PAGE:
Thursday's Worst Stocks in the World

Bad days. We all have them; some of us deserve them. Here are five stocks whose naughty ways drew investors' scorn on Thursday:

Company

Closing Price

CAPS Rating

(5 max)

%

Change

52-Week

Range

First Marblehead (NYSE:FMD)

$3.37

****

(16.79)

$3.12-$42.50

Briggs & Stratton (NYSE:BGG)

$14.82

**

(14.24)

$14.70-$33.40

Nokia (NYSE:NOK)

$28.95

****

(14.07)

$23.61-$42.22

Build-A-Bear Workshop (NYSE:BBW)

$8.24

**

(7.83)

$7.89-$31.19

New York Times (NYSE:NYT)

$19.42

*

(0.41)

$14.01-$26.87

Sources: The Wall Street Journal, Yahoo! Finance, Motley Fool CAPS.

Naughty?
Well, OK, we can't exactly call these stocks naughty. There are days when five-star winners and newsletter recommendations appear on this list. Today, sadly, is one of those days.

If you're an investor, you'll have plenty of bad days. The trick is to avoid dating -- or, worse, marrying -- your losers. That's why I listen when our 97,000-person-strong Motley Fool CAPS community of stock pickers speaks with a poor rating or a negative pitch. You should, too.

Thus, here is today's list of the worst stocks in the world.

Worse
We begin with Nokia, which reported solid but lower-than-expected revenue and profit in its first quarter.

But a slight miss isn't enough to make our daily doomsday list. That requires a bit of something extra, which Nokia CEO Olli-Pekka Kallasvuo provided yesterday when he dismissed the threat from Apple's (Nasdaq: AAPL  ) iPhone by referring to it as a "niche product."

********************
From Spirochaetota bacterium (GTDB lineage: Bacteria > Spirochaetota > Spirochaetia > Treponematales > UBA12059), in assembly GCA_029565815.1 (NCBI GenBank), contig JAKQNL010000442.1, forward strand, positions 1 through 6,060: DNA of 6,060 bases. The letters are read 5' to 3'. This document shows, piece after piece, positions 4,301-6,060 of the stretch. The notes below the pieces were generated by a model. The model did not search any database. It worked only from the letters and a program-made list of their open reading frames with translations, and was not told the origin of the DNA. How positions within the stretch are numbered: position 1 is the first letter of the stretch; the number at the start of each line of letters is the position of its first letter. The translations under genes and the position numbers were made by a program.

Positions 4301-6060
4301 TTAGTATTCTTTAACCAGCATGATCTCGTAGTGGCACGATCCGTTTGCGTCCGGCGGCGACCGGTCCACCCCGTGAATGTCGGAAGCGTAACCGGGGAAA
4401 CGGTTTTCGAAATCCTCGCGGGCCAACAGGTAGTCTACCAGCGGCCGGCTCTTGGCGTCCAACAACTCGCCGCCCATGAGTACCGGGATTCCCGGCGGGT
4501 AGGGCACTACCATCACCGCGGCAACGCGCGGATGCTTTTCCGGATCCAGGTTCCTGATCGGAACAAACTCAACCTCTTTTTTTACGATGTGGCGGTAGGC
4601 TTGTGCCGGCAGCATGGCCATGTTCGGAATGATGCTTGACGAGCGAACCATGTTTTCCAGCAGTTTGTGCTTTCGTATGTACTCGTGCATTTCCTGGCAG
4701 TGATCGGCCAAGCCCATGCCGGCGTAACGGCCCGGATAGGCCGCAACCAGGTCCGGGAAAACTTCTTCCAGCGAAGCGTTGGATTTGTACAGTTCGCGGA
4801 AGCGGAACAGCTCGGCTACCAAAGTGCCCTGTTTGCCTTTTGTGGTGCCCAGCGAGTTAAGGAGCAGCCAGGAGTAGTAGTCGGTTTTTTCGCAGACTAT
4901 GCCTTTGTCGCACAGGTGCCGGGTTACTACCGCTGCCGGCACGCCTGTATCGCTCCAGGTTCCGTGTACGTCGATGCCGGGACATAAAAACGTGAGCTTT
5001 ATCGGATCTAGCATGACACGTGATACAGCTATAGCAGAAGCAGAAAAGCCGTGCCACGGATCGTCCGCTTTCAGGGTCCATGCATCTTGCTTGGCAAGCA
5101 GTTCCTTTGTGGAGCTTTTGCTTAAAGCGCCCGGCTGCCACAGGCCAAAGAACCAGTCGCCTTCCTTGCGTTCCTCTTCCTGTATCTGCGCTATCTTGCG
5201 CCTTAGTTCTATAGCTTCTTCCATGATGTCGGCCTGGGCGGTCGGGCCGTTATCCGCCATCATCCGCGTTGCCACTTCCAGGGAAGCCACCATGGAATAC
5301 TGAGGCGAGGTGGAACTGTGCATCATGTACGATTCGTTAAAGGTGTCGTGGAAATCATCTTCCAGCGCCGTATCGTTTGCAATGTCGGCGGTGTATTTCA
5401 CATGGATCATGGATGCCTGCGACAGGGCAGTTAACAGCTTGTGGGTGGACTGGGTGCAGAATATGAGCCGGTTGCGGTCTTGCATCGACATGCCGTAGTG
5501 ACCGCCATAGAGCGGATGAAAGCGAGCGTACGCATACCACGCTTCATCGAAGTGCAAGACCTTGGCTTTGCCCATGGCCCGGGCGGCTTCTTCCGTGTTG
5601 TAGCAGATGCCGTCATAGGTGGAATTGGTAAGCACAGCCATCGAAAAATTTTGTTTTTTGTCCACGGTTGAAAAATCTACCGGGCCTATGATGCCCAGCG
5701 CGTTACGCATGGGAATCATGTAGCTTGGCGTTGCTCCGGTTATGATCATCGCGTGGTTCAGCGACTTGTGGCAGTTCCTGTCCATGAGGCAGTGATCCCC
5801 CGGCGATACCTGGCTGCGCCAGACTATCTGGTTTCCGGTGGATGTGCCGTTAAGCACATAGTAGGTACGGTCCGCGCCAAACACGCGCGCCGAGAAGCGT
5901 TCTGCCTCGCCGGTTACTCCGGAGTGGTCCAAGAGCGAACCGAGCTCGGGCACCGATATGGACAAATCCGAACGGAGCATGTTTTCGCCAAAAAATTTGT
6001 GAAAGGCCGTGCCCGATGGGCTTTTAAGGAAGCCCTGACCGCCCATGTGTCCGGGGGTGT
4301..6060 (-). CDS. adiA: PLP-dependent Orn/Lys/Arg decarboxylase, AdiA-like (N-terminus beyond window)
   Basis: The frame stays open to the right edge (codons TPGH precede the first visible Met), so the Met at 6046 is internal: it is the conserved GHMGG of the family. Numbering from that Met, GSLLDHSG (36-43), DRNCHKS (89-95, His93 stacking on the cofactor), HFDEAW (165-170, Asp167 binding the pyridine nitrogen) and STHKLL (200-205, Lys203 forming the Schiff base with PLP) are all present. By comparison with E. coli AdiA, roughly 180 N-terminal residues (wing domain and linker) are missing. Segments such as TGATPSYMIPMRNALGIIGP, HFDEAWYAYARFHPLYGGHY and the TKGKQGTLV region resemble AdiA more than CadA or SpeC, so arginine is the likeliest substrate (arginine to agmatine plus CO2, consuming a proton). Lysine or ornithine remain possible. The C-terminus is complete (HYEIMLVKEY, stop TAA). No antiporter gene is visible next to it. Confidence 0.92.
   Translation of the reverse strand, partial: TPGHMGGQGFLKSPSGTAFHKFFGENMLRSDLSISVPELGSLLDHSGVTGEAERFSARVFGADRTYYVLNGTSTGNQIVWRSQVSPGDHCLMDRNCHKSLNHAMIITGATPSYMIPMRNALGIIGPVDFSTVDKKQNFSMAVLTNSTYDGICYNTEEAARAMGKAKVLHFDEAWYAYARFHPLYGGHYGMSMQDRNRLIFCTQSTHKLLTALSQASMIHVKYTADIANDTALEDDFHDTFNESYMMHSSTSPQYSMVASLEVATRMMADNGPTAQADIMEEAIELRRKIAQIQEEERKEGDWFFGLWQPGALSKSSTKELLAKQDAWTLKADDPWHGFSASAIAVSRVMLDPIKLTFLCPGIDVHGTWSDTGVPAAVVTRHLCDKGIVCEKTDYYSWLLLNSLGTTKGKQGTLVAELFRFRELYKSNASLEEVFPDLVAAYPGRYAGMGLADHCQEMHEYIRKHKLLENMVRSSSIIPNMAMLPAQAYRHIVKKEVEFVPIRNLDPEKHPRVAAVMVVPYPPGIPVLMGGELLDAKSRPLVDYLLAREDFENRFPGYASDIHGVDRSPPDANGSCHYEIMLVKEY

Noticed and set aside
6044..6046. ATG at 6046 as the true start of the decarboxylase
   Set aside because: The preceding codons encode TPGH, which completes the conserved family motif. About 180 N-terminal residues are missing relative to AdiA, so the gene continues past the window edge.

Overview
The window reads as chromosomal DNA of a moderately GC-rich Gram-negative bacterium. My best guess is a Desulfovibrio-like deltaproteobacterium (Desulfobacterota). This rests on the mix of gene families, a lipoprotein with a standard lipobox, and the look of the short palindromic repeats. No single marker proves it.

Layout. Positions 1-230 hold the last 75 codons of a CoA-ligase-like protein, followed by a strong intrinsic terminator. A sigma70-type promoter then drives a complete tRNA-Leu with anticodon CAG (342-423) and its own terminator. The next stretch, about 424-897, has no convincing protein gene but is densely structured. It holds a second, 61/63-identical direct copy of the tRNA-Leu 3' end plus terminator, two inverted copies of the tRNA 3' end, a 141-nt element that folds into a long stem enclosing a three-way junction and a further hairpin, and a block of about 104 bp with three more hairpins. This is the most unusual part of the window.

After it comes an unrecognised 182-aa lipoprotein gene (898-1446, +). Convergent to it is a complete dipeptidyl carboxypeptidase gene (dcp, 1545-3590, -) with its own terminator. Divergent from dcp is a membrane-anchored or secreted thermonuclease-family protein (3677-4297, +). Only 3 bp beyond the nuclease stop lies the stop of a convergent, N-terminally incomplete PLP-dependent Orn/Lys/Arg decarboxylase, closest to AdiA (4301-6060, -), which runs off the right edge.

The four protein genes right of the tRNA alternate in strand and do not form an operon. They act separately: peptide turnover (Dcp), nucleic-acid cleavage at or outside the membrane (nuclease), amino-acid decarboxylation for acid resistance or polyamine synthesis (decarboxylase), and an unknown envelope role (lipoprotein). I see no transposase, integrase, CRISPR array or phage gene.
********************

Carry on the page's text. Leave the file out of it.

Uh-huh. A niche product that China wants and Nokia is trying to copy.

Worser
Next up is New York Times, which fell sharply after copping to a first-quarter net loss on a 5% drop in revenue before ending the day down just a bit.

Sluggish demand among advertisers was, once again, the culprit. Ad revenue declined 9% even as circulation revenue climbed 2%. Maybe Madison Avenue just loves Google (Nasdaq: GOOG  ) more? It sure seems like it from the search king's earnings report.

Management won't admit that, though. CEO Janet Robinson said the Gray Lady is one of many media mavens twisting in the economic headwinds. Quoting from a company statement:

Advertising revenues decreased in the quarter as weaker economic conditions compounded the effects of secular change in our business. While this is a challenging time for the media industry, we are diligently managing our business for the long term. [Emphasis added.]

Oh, I see. It's not cutthroat competition from the likes of Rupert Murdoch, who is reportedly investing millions to reshape The Wall Street Journal, that's biting into profits. It's just bad timing.

Riiiiiiight.

Worst
But our winner is First Marblehead, which took a huge hit when Bank of America decided it no longer wanted to partner with the company to fund student loans.

Foolish colleague Jim Gillies predicted this possibility a little more than a week ago in a discussion board post for our Motley Fool Hidden Gems subscribers. He remained appropriately sanguine yesterday, writing in a follow-up that subscribers should "consider that particular shoe to now have dropped." As much as 20% of First Marblehead's origination business may now be toast.

No doubt, First Marblehead's story is a sad one. But, to me, it's made sadder still by management's tepid response. Quoting CEO Jack Kopnisky from a company statement:

First Marblehead remains passionate about its mission to provide private student loan solutions to help fill the gap between federal aid and the rising cost of college. We are committed to continue to work with lenders to provide an integrated suite of services including product development, processing and securitization services.

Could you provide any less information, sir?

First Marblehead and its anyone-have-an-idea-what-I-should-say-now executive team ... Thursday's Worst Stock in the CAPS World.

Do you agree? Disagree? Let us know what you think by signing up for CAPS today. It's 100% free to participate.

I'll be back Tuesday with more stock horror stories.


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